Macquarie: mitigating ESG execution risks

Macquarie: mitigating ESG execution risks

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Macquarie Paul McGee Thoughtleadership Transition Management Guide 2023

Avoiding ESG execution risk: how to switch mandates and launch funds

Paul McGee, head of portfolio solutions EMEA, Macquarie Capital

This article is part of the 2023 Transition Management Guide, which can be accessed here.

Beneficiaries and investors are increasingly demanding exposure to ESG strategies across their public equities portfolios. Switching mandates or launching funds into a crowded market is fraught with risk and should be carefully managed. 

A large-scale transition is underway in investment management

Driven by a combination of client demand and regulatory impetus, fund managers are increasingly adopting investment strategies that incorporate environmental, social and governance (ESG) factors. Bloomberg estimates that by 2025, ESG assets are likely to exceed $53 trillion, accounting for more than a third of global assets under management.

As a result of this multifaceted demand, the transition management landscape is increasingly complex with heightened activity across both retail and institutional markets. Many investors - including corporate and government pension funds, sovereign wealth funds and high net worth individuals - are channeling more of their portfolios into mandates pursuing ESG strategies while at the same time, investment management firms are developing new ESG funds to meet additional demand.

However, switching mandates or launching funds in such a crowded market is complex and risky: managed badly, either process can result in unnecessarily high costs, hitting initial performance and inflicting reputational damage.

Timing is everything 

For asset owners, any switch of mandate is logistically difficult. Careful coordination is needed to maintain exposure to the markets in which it is invested and to avoid excessive costs. Managers who lose mandates might not prioritise trading out of positions carefully to ensure the best outcomes for their outgoing clients and this can result in them exiting large positions too quickly – signalling their intention to other market participants, causing prices to move against them and thus increasing costs.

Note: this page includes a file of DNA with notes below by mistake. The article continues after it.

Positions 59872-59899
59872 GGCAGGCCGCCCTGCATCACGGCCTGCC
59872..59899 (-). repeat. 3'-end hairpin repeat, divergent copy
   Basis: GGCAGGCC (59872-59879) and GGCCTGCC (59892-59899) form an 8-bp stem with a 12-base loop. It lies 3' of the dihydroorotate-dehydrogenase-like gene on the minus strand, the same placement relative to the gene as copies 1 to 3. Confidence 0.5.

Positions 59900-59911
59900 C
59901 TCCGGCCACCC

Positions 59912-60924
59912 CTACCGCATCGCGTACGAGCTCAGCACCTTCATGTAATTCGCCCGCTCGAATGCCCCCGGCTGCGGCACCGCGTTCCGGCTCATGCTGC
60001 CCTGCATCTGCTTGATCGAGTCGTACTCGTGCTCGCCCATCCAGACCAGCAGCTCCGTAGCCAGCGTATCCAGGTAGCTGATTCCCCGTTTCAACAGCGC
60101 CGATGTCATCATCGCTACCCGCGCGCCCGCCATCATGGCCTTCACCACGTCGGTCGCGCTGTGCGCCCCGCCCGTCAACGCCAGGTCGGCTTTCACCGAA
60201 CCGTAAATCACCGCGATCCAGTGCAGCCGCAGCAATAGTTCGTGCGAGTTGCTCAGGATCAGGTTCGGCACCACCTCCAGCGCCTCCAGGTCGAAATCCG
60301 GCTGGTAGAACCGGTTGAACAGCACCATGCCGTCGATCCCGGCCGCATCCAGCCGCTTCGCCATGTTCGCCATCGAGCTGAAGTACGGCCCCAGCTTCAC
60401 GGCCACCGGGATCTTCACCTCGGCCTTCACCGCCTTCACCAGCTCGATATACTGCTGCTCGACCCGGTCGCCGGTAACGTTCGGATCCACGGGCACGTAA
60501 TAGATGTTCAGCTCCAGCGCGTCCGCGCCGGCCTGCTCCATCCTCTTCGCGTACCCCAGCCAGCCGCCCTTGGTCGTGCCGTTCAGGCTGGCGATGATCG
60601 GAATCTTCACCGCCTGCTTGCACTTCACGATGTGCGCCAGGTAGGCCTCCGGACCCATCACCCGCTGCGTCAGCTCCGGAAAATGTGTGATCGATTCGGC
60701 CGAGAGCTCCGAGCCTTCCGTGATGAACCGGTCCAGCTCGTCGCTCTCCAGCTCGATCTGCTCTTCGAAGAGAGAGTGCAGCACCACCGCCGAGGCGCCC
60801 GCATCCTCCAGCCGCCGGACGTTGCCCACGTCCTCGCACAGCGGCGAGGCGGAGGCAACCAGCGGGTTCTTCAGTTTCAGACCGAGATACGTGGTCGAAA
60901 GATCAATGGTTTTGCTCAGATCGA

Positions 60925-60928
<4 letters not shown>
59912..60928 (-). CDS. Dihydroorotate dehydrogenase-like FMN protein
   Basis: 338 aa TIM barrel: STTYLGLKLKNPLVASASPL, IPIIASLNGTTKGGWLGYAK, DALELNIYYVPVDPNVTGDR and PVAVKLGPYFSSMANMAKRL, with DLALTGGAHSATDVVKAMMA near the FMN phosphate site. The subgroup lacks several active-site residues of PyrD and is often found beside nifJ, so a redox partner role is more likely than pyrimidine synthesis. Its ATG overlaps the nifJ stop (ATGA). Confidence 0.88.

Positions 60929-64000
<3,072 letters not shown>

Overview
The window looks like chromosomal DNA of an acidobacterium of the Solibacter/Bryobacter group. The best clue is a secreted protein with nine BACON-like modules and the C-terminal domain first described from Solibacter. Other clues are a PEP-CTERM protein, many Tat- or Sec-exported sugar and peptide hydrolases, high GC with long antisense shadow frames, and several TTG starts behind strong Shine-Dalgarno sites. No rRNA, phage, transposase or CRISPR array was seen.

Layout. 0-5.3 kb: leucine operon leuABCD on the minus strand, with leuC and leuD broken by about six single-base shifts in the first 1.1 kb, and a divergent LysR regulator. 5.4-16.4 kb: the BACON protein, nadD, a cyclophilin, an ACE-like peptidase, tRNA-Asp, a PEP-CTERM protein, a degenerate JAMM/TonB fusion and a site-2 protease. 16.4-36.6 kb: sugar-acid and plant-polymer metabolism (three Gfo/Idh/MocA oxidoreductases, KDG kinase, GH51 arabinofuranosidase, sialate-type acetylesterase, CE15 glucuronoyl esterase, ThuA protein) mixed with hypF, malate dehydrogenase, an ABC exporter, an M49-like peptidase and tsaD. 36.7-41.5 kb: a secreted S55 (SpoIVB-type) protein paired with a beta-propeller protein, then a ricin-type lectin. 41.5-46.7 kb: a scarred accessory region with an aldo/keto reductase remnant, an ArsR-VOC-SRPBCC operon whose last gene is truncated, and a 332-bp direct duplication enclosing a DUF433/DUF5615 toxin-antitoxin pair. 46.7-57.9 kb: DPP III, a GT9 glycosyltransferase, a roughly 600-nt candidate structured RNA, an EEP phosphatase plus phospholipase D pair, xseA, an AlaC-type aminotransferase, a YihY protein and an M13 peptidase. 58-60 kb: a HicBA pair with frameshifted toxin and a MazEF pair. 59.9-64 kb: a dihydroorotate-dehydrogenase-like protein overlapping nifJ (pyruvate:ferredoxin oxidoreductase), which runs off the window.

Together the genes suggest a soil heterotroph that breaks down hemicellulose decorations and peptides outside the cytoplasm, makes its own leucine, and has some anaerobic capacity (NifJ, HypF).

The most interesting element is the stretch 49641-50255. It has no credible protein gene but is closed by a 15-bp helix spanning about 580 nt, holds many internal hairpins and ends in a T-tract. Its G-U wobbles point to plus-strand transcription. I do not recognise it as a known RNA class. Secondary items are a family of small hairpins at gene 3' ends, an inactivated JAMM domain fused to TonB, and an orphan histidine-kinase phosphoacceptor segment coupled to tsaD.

Similarly, investment managers launching new funds can face timing issues, with the need to invest client seed money in a tight timeframe. The investment manager needs to be able to deploy capital quickly to establish market exposure almost immediately. Failure to do so can create a drag on performance against the benchmark that can be difficult to overcome.

Concentrated and volatile

These challenges can be exacerbated by the nature of some ESG strategies. They often identify a subset of issuers which score highly on various ESG characteristics such as climate risk management, employee relations, or the diversity of their boards or workforce. Consequently, such strategies tend to be more concentrated than strategies that invest across entire benchmark indexes.

This concentration risk can have major ramifications. Electric vehicle manufacturer Tesla, for example, has grown so rapidly that it accounts for approximately 11% of FTSE Russell’s ET50 index of the 50 leading global environmental technology companies, and has become the fourth largest weighted company in the S&P 500 Index.

For many ESG strategies, Tesla is a significant holding, meaning that moves in its share price can have a major impact on strategies’ performance.

Furthermore, trading into these volatile ESG related stocks in the first instance leaves fund managers susceptible to market moves on the way in. This leads to many funds overpaying for exposure to the market, dampening initial performance.

Keeping costs down and performance up

It is for these reasons that we are seeing a growing number of managers using our transition management service, supported by Macquarie’s multi-asset trading desks. Our service aims to minimise costs and maximise fund performance, with centralised management of all stakeholders in a transition, detailed trade analysis and full project management.

By enabling a holistic view of a fund’s transition, clients using the service can understand which assets can be retained from the previous portfolio to the new one, helping to reduce trading and minimise cost.

They can maintain market exposures and minimise performance holidays and, by accessing our risk management capability, manage the volatility and market impact that can be associated with specific ESG names.

Feedback from our clients is testament to our capabilities:

“We are very happy with our decision to use Macquarie’s transition management team to launch new mandates for our sustainable equities portfolio,” says David Cox, deputy chief investment officer at Brunel Pension Partnership.

“They made the process as smooth as possible, coordinating the multiple stakeholders involved and designing sophisticated trading strategies to minimise costs and risks. Our clients were very happy it would support the portfolio as it invests in companies that provide a tangible benefit to society.”

 The adoption by the investment market of ESG orientated strategies is not without its controversies and differences of opinion, with live debates underway as to how ESG investing should be defined and how best to address greenwashing.

Nonetheless, a process is firmly in train by which ESG factors are increasingly becoming integrated into investment management, and asset owners and managers are responding. As they do so, they need to approach fund transition and new launches with focus, discipline, and careful coordination.

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